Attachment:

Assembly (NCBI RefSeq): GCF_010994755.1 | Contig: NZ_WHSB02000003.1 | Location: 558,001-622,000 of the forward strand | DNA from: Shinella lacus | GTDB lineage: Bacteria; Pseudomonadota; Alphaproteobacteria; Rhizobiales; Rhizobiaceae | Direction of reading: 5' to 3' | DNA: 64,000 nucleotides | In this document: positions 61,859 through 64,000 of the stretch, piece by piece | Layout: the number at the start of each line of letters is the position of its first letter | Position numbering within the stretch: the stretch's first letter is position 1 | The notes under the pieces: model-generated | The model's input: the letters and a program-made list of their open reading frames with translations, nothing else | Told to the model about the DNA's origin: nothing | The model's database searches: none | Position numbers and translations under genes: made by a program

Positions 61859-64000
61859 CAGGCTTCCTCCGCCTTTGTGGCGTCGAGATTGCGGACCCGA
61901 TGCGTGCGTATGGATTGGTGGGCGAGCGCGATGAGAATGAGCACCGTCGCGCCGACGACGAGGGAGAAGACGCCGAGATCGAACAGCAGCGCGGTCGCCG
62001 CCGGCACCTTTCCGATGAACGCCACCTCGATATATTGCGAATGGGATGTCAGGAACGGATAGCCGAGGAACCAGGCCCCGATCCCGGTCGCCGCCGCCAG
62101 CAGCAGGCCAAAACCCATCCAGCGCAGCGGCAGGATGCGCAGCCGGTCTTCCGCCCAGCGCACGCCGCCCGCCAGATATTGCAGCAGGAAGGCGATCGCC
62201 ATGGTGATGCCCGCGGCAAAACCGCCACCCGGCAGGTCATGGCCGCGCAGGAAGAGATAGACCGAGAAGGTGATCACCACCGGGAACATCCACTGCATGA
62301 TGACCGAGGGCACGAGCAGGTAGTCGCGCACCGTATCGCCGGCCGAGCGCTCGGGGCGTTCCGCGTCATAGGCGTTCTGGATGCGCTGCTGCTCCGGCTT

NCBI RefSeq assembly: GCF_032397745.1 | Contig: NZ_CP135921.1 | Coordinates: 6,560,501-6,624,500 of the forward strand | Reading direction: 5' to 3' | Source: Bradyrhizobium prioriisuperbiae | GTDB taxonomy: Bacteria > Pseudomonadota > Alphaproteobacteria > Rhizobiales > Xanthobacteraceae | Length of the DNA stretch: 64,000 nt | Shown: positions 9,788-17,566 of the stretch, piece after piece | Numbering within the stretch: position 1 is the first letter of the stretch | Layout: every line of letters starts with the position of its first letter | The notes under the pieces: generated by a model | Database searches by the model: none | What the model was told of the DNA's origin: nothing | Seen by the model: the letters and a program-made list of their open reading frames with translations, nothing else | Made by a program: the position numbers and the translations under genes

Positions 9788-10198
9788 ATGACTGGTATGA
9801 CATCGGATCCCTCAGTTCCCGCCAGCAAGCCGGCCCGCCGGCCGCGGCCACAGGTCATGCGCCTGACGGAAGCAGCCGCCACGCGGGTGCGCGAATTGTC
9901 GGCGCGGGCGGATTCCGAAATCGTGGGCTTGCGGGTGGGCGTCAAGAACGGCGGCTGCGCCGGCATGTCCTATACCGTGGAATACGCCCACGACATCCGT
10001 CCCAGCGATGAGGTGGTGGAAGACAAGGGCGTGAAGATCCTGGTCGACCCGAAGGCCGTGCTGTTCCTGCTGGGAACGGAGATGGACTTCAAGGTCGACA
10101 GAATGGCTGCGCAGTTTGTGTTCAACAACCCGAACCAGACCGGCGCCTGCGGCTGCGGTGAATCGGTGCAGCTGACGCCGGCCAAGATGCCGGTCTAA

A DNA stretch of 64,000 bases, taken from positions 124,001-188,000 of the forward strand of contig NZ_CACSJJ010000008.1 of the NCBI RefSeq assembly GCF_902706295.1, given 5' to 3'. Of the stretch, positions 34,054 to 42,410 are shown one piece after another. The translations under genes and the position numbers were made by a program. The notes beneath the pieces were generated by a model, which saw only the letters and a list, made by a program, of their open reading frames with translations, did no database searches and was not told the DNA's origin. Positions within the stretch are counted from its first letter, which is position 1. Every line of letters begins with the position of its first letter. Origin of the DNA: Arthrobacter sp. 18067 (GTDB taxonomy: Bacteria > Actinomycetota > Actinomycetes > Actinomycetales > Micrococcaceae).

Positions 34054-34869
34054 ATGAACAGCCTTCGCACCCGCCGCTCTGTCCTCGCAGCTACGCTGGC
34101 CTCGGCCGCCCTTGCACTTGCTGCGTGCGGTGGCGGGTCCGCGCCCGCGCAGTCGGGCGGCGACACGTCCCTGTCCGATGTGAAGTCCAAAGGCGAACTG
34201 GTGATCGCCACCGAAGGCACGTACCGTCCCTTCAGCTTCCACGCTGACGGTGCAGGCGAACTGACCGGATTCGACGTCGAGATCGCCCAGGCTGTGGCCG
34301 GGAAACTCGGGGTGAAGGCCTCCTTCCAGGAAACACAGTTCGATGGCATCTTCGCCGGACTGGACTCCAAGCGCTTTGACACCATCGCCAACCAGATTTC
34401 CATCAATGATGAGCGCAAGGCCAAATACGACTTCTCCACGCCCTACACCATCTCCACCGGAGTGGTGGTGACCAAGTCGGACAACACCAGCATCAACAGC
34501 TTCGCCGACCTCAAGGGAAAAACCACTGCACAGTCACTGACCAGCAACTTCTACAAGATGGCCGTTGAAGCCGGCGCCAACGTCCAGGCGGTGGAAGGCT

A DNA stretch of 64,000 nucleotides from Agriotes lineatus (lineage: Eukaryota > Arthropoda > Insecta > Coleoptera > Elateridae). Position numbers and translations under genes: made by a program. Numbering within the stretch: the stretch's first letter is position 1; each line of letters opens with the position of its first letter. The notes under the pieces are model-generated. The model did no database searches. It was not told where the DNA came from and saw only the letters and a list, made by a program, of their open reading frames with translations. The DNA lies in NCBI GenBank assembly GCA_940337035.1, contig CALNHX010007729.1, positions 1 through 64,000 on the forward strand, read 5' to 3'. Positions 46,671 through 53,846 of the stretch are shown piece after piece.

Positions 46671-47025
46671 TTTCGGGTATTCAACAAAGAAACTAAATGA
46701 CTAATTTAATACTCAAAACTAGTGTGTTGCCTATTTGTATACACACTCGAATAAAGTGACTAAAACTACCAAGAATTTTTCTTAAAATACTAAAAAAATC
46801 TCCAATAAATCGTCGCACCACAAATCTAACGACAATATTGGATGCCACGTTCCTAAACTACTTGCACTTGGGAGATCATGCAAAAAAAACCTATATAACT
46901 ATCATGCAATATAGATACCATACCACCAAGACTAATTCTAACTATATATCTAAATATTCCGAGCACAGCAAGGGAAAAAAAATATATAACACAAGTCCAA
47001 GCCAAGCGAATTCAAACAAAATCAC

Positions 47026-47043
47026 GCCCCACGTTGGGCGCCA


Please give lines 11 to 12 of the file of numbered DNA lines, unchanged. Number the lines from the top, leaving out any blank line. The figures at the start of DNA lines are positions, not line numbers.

9788 ATGACTGGTATGA
9801 CATCGGATCCCTCAGTTCCCGCCAGCAAGCCGGCCCGCCGGCCGCGGCCACAGGTCATGCGCCTGACGGAAGCAGCCGCCACGCGGGTGCGCGAATTGTC